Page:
Tuesday, February 14, 2017

Lots of Reasons

Valentine's.  Allen and I avoid the consumerism surrounding holidays and celebratory events, a valuable side affect of a ranch life I think, but we take note that there’s a lot to love, and a lot of reasons to be loved, in this life.  The world needs that more than ever.  Here are a few photos from the archives; no particular order.  Enjoy and Happy Valentine's Day.

Sunday, February 12, 2017

Winter Day Reminder

We brought the flock in today to sort off a few wether lambs who will be killed and butchered later this week. These are 2016 born lambs that we kept here for this reason. Selling at the farm gate is not something we do frequently but we keep half a dozen lambs each year for ourselves and a few acquaintances who ask us for lamb. 

I enlisted the help of Coyote Mic and Gibson to bring the flock in. Two dogs because I expected some trouble with bringing the flock through a narrow, tree lined and snow filled pass between pasture and the first paddock. The ewes balked at pushing through the deep snow and the dogs had to hold the back of the group for several minutes before we convinced sheep to move.

After that it was an easy go across the paddock through another gate, then around the bend toward the building. Getting the entire flock into the building took a bit work again but was managed very well.

It has been a couple months since the dogs and I have moved the flock (or any sheep) and afterward I marvelled at how smooth a job we did with the dogs taking directions and stops readily, as keen as they were.

It felt like the conversation I recently had with a long time friend after being out of touch with each other for awhile. When we touched base again we picked up right where we left off and the conversation was just what we needed.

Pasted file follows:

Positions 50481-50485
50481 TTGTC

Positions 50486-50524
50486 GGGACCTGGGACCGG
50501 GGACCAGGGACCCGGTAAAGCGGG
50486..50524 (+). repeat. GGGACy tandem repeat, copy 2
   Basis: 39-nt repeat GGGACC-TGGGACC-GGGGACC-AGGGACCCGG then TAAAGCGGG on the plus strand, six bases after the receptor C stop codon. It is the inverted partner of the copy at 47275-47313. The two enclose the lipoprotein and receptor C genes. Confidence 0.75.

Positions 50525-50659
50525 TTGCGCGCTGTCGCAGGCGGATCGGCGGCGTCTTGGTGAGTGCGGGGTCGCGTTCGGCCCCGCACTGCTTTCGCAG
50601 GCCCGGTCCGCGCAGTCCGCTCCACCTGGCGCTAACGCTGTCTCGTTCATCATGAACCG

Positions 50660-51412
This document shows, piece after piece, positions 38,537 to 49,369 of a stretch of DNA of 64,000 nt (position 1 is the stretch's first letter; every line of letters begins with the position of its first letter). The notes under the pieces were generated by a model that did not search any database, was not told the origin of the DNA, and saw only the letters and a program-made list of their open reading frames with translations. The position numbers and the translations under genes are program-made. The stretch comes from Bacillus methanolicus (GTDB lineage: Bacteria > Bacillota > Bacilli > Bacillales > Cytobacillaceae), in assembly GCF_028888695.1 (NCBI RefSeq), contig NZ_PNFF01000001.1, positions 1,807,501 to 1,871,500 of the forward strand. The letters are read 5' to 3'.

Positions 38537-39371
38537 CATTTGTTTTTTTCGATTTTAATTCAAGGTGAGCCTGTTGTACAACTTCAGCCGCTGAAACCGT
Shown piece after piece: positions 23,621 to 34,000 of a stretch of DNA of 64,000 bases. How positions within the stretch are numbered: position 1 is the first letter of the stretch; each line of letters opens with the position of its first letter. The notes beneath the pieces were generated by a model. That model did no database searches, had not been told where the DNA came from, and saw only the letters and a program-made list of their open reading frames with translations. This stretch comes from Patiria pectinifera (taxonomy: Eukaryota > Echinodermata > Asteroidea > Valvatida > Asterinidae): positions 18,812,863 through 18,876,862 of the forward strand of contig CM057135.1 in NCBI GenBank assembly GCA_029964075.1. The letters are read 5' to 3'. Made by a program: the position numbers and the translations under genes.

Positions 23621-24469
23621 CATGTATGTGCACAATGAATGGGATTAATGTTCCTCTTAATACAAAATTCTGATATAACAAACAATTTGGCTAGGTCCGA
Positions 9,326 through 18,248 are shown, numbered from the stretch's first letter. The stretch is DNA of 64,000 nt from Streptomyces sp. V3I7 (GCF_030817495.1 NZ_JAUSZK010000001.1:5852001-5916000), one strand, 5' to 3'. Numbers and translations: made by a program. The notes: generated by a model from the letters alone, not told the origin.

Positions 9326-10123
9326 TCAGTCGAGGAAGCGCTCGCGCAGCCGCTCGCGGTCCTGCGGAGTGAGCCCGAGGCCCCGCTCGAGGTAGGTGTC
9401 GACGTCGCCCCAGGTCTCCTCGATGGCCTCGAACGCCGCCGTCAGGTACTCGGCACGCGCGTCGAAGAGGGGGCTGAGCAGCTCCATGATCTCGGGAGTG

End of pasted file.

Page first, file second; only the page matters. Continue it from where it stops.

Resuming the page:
There are periods of time when I obsess over my dogs not being well trained. To help explain a bit, my comparison models are friends who do extensive training with their dogs for competing on the trial field; I start to feel like I must keep up. When the dogs pull off smooth work like this I feel faith that we’re doing just fine. It’s a good reminder.

Friday, February 10, 2017

Commonplace and Connected

It’s pleasing to hear that others are aware of the nutritional wisdom of livestock, I think it is something that has gone amiss in recent agriculture trends.

There are so many facets to keeping livestock; watching what they do, guessing and juggling and guessing again until a piece fits. It is like working on a puzzle with new pieces constantly being added.

Cajun joined me on my trek out to the flock last evening. He was so pleased to be along for the ride, and he was cold, lol. When we visited the cull group of sheep I let him work for a few moments, tucking the sheep into the building and then bringing them back out again. All too soon we’ll have another winter behind us and be back into the routine of working together daily.

Meanwhile, this is a current work in progress. The dog is Coyote Mic. I enjoy both drawing felting and will switch between the two regularly. When drawing I can sink into the tedium of trying to attain detail. With felting I can let that go to some degree - I’ll always be attracted to detail to some extent.

There is something uniquely and soulfully satisfying about being a creative person and using that as a means to share glimpses of a rich life connected to land and animal. Taking notice of the nutritional wisdom of a ewe nibbling a weed during evening chores and later that night drawing a scene of a working dog that is so commonplace to you, and feeling in your bones how utterly connected all of it is.